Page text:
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The Last American Virgin [UK] Blu-ray Review

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The Film

[Rating:3/5]

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Let me first apologize for getting this one up late. It seems I failed to make note of the release date change and still had the later date listed. Now, onward with the review!

The Last American Virgin springs from the same era as Fast Times as Ridgemont High, but writer/director Boaz Davidson’s teen comedy lacks the originality and cohesion of the latter, making it an also-ran of the era, though one that still offers some rewards while watching.

The film is made up mostly of a string of set pieces typical of the genre while the story follows three high school buddies, Gary (Lawrence Monoson), Rick (Steve Antin), and David (Joe Rubbo) with one thing one their minds girls, girls, girls (Read: sex, sex, sex). As they navigate the difficult teenaged landscape of sex, drugs, and rock and roll (the film is set against a rocking early-’80s new wave and hard rock soundtrack including the likes of Devo, The Police, and The Waitresses, among others), they find their friendship challenged when love gets in the way. A pretty new girl in town, Karen (Diane Franklin), comes between two of the friends threatening to blow up their friendship.

Mostly sticking to an energetic, but not necessarily connected, narrative of moving from one party and one awkward sexual situation to the next, some of which include a hyper-sexual older woman coming on to the boys during a pizza delivery, a penis measuring contest in the boys locker room, and a make-out session in car that ends in the ocean, The Last American Virgin is nothing we haven’t seen many times over by now in teen comedies, and certainly not unfamiliar territory even for 1982. Rife with nudity, drug references, and a whole lot of drinking, the film is better taken as an exaggerated slice of teen life during the era with a few honestly humorous moments along the way and a humorous bit of escapism than any form of high-minded filmmaking.

Video Quality

[Rating:3.5/5]

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The Last American Virgin comes to Blu-ray from Arrow Video with an AVC/MPEG-4 1080p encodement that looks natural, but nothing nearing reference quality. There’s a lot of film softness and source damage can be eyed throughout the presentation. Flesh tones are one of the major strengths as they are spot on and colors pop nicely with good saturation. Some close-ups in brighter scenes yield good detail and textural information on skin and clothing, but overall, we get something with contrast that is of a medium quality, rather thick grain structure, and far from the best catalogue releases out there.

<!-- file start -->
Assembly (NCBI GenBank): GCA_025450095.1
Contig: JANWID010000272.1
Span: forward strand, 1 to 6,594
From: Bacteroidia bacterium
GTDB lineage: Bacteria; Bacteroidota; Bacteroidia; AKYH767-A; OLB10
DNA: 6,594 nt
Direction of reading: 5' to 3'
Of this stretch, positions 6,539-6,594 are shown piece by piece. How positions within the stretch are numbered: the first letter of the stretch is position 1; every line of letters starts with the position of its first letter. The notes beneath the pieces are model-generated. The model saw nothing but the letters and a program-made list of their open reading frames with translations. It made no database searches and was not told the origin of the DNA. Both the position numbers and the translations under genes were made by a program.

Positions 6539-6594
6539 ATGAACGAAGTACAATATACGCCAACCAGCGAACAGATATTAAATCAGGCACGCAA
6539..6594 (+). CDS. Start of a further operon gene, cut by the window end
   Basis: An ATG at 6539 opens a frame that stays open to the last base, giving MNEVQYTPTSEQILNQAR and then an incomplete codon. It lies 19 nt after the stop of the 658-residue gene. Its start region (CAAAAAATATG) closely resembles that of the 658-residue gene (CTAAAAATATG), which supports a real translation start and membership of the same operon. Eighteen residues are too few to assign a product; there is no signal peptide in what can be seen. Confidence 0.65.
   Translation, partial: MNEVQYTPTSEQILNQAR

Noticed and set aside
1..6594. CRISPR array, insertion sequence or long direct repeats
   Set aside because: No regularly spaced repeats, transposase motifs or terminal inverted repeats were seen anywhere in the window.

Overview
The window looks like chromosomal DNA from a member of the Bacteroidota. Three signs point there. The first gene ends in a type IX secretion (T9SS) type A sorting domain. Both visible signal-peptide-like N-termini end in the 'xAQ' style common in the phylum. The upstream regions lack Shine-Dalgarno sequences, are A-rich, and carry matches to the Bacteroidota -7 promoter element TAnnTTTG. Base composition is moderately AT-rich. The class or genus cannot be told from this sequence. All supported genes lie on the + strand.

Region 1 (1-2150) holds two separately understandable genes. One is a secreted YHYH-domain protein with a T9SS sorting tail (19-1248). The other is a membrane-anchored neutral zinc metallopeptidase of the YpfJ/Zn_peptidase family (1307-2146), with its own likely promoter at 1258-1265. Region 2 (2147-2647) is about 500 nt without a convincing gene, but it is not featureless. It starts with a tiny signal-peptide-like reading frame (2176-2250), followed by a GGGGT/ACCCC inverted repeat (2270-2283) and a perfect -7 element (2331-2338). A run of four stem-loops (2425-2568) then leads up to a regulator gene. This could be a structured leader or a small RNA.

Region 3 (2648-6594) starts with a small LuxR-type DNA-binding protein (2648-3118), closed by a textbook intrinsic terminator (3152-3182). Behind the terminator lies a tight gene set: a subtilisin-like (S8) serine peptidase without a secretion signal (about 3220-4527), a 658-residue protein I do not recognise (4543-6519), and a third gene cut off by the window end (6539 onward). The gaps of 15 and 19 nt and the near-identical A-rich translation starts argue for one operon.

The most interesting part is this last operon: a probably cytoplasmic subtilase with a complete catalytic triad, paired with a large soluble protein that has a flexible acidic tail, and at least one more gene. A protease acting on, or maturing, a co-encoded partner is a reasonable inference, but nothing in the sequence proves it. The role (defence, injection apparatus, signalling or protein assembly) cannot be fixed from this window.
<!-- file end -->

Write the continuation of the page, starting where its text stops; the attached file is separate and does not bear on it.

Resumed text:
Audio Quality

[Rating:3.5/5]

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The original stereo soundtrack is included on the Blu-ray Disc in LPCM 2.0 (48kHz/16-bit), and while it gets the job done, the stereo separation is a bit narrow and there is some audible crackle/clipping that can be heard in both the 80s rock and new wave soundtrack and in the dialogue.

Supplemental Materials

[Rating:4/5]

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Arrow Video gives us a rather full collection of supplements here, typical of their releases, with new interviews from members of the cast and the director plus a collectible booklet worth reading through.

The supplements:

  • “The First American Remake” a new interview with Boaz Davidson (1.78:1; 1080p/24; 00:36:06)
  • “Memories of a Pizza Boy” a new interview with Lawrence Monoson (1.78:1; 1080p/24; 00:26:07)
  • “Babe of the Eighties” a new interview with Diane Franklin (1.78:1; 1080p/24; 00:20:59)
  • “In Praise of Smaller Movies” an interview with cinematographer Adam Greenberg (1.78:1; 1080p/24; 00:21:10)
  • Trailer (1.78:1; 1080p/24)
  • Reversible sleeve featuring original and newly commissioned artwork by The Red Dress
  • Collector’s booklet featuring new writing on the film by author and publisher Robin Bougie and an interview with The Last American Virgin super fan Eli Roth conducted by Callum Waddell, illustrated with original archive stills and posters.

The Definitive Word

Overall:

[Rating:3.5/5]

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The Last American Virgin is like opening a time capsule from 1982. It reawakens memories of the era, even with its puerile humor, raised sport jacket collars and skinny ties. Never mind the raucous behavior and rather disconnected narrative of this film, it is easily a fun one to watch, even if it doesn’t quite match other films of the genre from the era, like Porky’s, Fast Times at Ridgemont High.

Additional Screen Captures

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